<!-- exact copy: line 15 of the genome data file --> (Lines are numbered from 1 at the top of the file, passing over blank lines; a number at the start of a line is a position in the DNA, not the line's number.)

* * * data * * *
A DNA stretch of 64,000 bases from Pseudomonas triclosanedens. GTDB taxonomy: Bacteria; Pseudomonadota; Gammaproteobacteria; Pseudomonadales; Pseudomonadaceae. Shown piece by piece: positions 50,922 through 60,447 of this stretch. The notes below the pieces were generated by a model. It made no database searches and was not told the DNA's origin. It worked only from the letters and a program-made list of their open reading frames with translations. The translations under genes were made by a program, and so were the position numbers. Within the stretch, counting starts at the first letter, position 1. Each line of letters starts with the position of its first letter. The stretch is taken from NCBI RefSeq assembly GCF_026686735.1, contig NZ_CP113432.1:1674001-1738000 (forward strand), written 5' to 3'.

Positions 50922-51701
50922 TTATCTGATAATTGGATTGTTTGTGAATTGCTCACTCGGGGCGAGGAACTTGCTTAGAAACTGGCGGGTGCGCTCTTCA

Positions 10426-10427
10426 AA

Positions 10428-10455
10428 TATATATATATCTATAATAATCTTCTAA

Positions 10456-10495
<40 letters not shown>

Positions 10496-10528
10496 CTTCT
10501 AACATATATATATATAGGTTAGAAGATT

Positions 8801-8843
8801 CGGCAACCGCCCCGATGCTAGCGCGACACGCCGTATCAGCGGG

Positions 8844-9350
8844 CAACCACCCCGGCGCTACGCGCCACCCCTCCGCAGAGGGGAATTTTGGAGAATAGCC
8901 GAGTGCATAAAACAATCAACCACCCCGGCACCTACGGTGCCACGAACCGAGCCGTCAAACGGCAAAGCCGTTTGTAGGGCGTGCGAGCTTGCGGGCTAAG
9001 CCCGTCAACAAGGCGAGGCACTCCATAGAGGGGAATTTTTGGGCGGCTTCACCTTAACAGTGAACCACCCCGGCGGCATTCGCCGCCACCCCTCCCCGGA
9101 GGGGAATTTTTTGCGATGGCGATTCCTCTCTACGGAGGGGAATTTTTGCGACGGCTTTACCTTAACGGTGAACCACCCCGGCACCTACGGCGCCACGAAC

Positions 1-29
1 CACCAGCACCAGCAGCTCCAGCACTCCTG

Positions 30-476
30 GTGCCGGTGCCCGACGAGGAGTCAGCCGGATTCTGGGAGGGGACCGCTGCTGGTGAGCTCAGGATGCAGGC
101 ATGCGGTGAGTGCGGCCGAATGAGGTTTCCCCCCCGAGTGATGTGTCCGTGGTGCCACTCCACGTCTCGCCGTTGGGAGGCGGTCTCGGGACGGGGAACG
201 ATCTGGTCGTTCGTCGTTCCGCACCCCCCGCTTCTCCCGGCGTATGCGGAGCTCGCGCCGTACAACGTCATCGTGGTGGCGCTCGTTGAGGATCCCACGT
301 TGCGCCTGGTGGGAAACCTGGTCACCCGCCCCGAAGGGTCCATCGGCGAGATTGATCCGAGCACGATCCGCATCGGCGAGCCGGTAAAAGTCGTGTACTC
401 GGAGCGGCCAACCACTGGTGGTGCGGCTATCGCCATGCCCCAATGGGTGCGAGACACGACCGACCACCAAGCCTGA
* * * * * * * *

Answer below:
Positions 8844-9350